Accounting Conundrum: If Your Net Worth Is Down, Why Is Your Net Profit Up?

For non-accountants, the discordance may seem jarring. In the fiscal year to March 2016, “we unexpectedly became the No. 1 general trading company in terms of net profit,” wrote Masahiro Okafuji, President and CEO of Japan’s Itochu Corporation, in the company’s latest annual report.

Established in 1858 as a trading house in textiles and heavy industry, Itochu announced net profit of 240.4 billion yen (US$2.3 billion at the current exchange rate). That was down 20% from the previous fiscal year, but its business rivals did worse. Okafuji said that “mismanagement by our competitors” is a major factor behind those results.

To the layman, Itochu appears to be inconsistent in applying the significant-influence test in IAS 28. Why is sauce for the goose, in this case the Colombian mine (20% stake), not sauce for the gander, in this case Citic (where Itochu effectively only has 10%)?

But then Itochu also disclosed a fall in net worth (shareholders’ equity) of 239.5 billion yen, almost equal its net income. The financial press, notably the Wall Street Journal, attributed this seeming anomaly in part to the way the company accounted for its investments in a Colombian mine and a financial conglomerate in China.

“The accounting issues surrounding Itochu are one example of those arising globally from the sudden fall in the prices of oil, natural gas and coal over the past few years," the Journal noted. "Singapore-listed commodities trader Noble Group Ltd came under scrutiny last year after an anonymous research outfit criticized the way Noble valued its stakes in coal producers . . . New York state’s attorney general is examining why Exxon Mobil Corp. hasn’t written down the value of its assets when competitors did.”

The sub-text: Shouldn’t Itochu’s income be lower than what it reported, given the 9.8% shrinkage in total shareholders’ equity?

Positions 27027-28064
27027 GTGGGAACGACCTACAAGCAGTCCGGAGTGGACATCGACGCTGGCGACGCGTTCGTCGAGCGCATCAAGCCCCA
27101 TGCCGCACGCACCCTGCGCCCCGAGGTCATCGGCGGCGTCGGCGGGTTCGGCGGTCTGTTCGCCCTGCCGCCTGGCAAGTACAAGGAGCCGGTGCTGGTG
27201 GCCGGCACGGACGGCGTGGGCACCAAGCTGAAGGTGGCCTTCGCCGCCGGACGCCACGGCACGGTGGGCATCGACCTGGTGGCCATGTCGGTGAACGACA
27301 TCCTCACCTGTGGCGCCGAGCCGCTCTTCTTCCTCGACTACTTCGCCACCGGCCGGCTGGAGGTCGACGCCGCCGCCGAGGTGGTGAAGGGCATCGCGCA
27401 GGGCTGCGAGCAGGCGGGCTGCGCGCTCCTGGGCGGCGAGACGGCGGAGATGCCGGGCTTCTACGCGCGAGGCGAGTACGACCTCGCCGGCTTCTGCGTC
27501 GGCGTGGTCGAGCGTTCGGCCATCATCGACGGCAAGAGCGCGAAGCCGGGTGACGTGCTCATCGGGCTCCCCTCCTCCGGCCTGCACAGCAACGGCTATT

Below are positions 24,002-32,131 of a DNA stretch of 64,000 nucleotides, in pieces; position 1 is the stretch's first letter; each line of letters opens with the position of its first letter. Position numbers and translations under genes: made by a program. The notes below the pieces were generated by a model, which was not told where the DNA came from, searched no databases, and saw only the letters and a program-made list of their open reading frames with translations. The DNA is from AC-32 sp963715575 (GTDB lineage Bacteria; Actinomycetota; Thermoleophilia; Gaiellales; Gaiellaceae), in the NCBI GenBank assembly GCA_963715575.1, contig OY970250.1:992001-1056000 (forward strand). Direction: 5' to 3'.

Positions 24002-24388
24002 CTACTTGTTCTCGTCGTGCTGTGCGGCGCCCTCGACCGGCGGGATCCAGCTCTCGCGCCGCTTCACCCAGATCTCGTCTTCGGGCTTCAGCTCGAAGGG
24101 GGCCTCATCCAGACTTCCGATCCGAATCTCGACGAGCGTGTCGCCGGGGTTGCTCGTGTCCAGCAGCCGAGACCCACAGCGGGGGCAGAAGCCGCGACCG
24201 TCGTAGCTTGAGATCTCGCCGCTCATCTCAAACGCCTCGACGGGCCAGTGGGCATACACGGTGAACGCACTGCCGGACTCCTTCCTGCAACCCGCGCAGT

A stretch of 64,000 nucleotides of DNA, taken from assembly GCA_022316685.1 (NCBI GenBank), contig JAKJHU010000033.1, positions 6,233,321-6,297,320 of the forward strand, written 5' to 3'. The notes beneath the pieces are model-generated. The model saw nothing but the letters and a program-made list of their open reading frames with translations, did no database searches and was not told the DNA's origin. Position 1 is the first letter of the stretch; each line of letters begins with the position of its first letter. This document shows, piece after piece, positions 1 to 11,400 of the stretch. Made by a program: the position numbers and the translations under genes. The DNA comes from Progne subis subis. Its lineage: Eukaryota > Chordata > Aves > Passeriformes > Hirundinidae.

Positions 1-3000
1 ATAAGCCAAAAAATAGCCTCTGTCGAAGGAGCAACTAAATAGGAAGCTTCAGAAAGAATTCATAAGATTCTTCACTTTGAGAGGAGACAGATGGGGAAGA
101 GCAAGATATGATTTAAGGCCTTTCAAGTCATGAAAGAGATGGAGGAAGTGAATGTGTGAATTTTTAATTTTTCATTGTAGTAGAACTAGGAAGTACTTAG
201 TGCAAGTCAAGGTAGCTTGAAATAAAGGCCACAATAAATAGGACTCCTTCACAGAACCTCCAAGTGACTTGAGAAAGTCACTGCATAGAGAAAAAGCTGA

What’s sauce for the goose . . .

CFOs and accountants know, of course, that there are instances when this correlation, which appears logical to laymen, does not necessarily apply. Under IAS 28, the profit or loss of an investee company does not need to be accounted for in the investor’s profit-and-loss statement, if the investor does not have “significant influence” in the way the investee company is run.

In Itochu’s case, it wrote down the value of its investment in a Colombian mine owned by US company Drummond by 80 billion yen in February 2015, which is one reason why shareholders’ equity decreased by 9.8%. But because Itochu considered that 20% stake as not giving it significant influence over the mine, it did not reflect the write-down in its fiscal-2016 p&l. If it did, net profit would have taken a hit.

But here’s the rub. Itochu has a 50% stake in investment company CT-Bright (the remainder is owned by Thailand’s Charoen Pokphand Group). CT-Bright paid US$10.4 billion last year for 20% of Chinese financial conglomerate Citic Limited, a profitable state-owned company (unlike the Colombian mine).

In this case, Itochu classified this stake as an investment in an associate under IFRS 10, meaning it has significant influence, and therefore added 40 billion yen to its fiscal-2016 p&l to reflect its share of CT-Bright’s earnings from the Citic investment.

So, to the layman, Itochu appears to be inconsistent in applying the significant-influence test in IAS 28, which says that a holding of 20% or more of the voting rights crates a “presumption of significant influence.” Why is sauce for the goose, in this case the Colombian mine (20% stake), not sauce for the gander, in this case Citic (where Itochu effectively only has 10%)?

Deloitte vs. Glaucus

It’s an apparent inconsistency that US short-seller Glaucus Research highlighted to short-term spectacular effect in July, in reference to Itochu’s financial results in the fiscal year to March 2015. The “inappropriate” classification of Itochu’s stake in the Colombian mine “wrongly inflated profits by 153 billion yen in FY2015,” said the short-seller.

At the same time, asserted Glaucus, the equally inappropriate classification of the Citic investment further inflated Itochu’s profits last year by 20%. The short-seller also questioned an unexpected 60 billion yen profit contribution from a Taiwanese associate, Ting Hsin. Itochu’s share price dipped 6%, but it has since recovered.

For CFOs, Itochu’s accounting decisions are a reminder of the malleable nature of IAS 28, something that the finance department can leverage, if justifiable, to present the p&l in the best possible light

Itochu points out that Deloitte, its external auditor, has given it a clean bill of health.

“In our opinion,” wrote Deloitte in its Independent Auditor’s Report, “the consolidated financial statements present fairly, in all material respects, the financial position of ITOCHU Corporation and its subsidiaries as at March 31, 2016, and their financial performance and cash flows for the year then ended in accordance with International Financial Reporting Standards.”